Montreal design firm id+s Design Solutions has won the Grands Prix du Design award 2011 for Office Design excellence across Quebec ( for 20,000 square feet and over) , for the offices of THQ, an American developer and publisher of video games located at 250 St-Antoine West, Montreal, Quebec. Id+s Design has also won this year for the executive offices of Astral Media for the category of Office Design category 5,000 sq. ft. to 20,000 sq. ft.
THQ, a multi-national video games company, opened their largest development studio in Montreal in 2010, occupying 57,000 sq. ft. on 2 floors in a historic building: the former headquarters and printing press of the Montréal Gazette newspaper.
This massive studio with a 400–person capacity includes all sorts of disciplines that serve as THQ’s creative engine. The client’s objective was to maximize the number of people in a collaborative workplace setting and social zones.
The large floor plates were divided into 2 distinctive zones: a darker atmosphere was designated for the artists, a brighter outdoor setting in honeycomb-shaped workstations and wooden “skate park” platforms, for the other disciplines.
Over-sized metal poles, feed the electrical and communication cabling, and create an abstraction of trees or lampposts. Connecting these 2 zones is a giant-sized white tunnel incorporating social gathering spaces and offices.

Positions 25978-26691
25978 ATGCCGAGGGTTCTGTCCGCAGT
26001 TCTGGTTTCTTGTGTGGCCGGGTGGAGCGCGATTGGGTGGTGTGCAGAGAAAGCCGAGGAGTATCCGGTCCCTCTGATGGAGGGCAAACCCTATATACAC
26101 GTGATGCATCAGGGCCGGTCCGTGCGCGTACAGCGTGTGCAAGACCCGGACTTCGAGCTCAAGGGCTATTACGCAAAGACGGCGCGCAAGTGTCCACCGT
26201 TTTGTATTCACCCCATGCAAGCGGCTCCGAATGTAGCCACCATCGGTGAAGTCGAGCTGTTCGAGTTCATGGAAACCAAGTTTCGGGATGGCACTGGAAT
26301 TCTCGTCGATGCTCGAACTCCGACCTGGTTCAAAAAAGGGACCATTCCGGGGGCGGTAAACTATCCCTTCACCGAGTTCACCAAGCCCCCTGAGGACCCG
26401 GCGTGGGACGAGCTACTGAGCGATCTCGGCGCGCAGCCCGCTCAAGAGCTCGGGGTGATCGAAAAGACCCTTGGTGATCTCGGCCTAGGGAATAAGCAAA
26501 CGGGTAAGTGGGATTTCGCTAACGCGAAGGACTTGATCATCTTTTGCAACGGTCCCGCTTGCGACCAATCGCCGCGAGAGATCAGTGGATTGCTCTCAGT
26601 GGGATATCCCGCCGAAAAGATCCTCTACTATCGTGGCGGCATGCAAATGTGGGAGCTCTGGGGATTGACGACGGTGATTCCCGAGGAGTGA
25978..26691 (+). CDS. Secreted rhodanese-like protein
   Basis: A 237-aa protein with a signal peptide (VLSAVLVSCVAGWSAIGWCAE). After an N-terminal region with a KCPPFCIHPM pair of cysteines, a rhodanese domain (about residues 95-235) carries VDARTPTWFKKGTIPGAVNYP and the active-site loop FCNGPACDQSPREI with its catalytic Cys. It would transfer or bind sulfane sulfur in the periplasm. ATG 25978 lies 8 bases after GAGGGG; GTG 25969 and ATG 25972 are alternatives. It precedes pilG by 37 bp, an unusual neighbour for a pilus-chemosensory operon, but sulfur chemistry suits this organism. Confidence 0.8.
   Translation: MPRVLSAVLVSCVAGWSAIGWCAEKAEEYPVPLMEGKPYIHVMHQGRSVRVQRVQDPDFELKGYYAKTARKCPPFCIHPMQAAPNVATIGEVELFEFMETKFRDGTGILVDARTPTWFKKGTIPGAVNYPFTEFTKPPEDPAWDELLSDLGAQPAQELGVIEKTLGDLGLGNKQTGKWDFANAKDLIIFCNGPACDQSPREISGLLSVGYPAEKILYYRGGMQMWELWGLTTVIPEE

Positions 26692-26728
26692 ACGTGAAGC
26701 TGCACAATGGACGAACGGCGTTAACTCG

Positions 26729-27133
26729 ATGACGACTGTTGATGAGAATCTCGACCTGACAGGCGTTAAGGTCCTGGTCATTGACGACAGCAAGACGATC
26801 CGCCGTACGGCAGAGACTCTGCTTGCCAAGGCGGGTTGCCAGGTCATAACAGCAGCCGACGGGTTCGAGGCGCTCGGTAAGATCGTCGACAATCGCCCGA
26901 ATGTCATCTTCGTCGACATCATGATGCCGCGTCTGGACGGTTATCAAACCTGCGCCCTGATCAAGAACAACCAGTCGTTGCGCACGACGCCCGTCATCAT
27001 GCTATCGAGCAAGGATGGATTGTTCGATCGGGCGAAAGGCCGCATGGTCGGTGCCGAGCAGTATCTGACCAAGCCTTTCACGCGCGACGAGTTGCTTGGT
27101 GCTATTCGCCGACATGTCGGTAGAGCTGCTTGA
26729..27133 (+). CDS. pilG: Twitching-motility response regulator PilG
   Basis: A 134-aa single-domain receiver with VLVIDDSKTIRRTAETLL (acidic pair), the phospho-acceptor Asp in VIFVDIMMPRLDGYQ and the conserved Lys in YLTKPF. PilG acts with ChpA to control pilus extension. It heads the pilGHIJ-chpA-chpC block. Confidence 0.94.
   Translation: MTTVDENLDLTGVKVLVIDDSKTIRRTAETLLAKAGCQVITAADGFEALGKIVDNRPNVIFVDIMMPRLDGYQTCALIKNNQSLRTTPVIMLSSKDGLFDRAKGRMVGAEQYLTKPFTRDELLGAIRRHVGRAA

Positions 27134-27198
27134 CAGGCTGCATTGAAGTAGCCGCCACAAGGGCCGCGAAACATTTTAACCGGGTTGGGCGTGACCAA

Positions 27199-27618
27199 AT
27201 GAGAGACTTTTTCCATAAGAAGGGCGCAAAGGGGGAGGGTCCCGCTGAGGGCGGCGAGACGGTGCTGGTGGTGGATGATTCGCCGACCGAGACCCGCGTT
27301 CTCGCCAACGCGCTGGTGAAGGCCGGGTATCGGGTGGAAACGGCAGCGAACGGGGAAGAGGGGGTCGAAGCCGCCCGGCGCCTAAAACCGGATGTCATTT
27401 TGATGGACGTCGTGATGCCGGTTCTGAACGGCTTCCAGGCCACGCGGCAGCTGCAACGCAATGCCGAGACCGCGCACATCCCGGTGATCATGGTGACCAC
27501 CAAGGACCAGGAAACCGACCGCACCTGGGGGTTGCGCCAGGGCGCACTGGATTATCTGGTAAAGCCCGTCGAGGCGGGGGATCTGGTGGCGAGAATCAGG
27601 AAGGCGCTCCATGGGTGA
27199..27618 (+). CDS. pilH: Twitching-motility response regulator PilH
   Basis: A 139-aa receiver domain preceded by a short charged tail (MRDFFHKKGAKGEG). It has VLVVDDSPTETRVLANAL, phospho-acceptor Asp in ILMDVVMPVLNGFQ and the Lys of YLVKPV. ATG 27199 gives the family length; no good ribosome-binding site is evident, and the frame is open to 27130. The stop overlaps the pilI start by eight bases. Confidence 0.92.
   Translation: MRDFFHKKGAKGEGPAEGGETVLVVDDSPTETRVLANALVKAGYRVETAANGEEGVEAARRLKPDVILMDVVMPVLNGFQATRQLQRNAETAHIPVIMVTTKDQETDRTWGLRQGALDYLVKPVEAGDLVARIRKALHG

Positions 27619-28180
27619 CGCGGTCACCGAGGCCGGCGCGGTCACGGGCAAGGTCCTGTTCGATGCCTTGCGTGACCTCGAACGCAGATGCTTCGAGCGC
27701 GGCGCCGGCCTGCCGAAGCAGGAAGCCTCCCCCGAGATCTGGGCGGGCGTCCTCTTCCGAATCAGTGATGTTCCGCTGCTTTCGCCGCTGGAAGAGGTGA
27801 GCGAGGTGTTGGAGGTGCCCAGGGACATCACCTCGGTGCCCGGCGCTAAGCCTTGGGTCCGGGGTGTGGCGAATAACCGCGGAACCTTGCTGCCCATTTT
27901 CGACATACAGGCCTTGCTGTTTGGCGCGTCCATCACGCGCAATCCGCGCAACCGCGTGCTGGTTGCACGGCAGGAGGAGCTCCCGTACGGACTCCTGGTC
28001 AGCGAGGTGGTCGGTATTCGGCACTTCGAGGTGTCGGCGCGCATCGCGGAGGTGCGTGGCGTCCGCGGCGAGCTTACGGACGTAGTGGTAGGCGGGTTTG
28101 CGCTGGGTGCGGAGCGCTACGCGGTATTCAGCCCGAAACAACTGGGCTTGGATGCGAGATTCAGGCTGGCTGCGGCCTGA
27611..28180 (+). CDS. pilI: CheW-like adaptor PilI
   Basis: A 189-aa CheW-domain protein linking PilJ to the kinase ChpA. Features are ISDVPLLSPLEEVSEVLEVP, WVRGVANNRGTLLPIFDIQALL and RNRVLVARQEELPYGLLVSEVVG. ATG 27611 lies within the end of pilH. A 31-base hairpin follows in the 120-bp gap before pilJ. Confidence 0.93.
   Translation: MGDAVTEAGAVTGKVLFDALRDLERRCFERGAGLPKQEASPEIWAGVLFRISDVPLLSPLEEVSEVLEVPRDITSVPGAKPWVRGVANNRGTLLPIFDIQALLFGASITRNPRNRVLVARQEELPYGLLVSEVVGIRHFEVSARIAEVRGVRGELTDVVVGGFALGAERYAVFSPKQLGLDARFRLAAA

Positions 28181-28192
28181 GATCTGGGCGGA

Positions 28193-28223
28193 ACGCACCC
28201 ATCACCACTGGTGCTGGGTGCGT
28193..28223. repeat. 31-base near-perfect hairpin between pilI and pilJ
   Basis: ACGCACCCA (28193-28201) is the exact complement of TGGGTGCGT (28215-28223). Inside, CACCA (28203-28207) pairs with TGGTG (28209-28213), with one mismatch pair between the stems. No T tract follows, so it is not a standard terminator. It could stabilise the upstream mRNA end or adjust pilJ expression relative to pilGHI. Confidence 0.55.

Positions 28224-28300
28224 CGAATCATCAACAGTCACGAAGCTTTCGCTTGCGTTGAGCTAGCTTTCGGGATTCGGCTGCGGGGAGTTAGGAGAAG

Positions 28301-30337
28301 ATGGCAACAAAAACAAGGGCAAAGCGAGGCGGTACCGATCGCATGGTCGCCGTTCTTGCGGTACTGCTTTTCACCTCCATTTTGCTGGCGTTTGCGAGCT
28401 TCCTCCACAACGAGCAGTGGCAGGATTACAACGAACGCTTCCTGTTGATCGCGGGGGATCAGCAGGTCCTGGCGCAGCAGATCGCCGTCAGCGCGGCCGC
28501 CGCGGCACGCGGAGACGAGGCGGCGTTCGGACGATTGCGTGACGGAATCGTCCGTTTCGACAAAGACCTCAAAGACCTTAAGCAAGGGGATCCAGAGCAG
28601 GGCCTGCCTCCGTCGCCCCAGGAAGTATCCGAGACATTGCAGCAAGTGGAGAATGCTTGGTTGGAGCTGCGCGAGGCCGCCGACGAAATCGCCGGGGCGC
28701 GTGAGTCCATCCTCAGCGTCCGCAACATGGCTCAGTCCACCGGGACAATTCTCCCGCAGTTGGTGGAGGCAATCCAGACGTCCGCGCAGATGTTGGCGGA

Complimentary rooms took on a theme of their own; the lunchroom turns into an outdoor rest stop, the screening room exposes its theatrical side and conference room tables transform themselves into ping-pong tables.
The space emulates the very nature of the organization, each zone plays out as series of screen shots underscoring the culture of the multi-media industry, work at play.
Official name of project: THQ Studio
Location: 250 rue St-Antoine Ouest, Montréal
Designers: id+s Design Solutions Inc.
Project leader: Susie Silveri
Design team Stefania Pasto, Pascale Fouchard
Architect: Réal Paul
Engineers: Bouthillette Parizeau
Surface area: 57 000 sq. ft
Project ending date: 2011
Photographer: Claude-Simon Langlois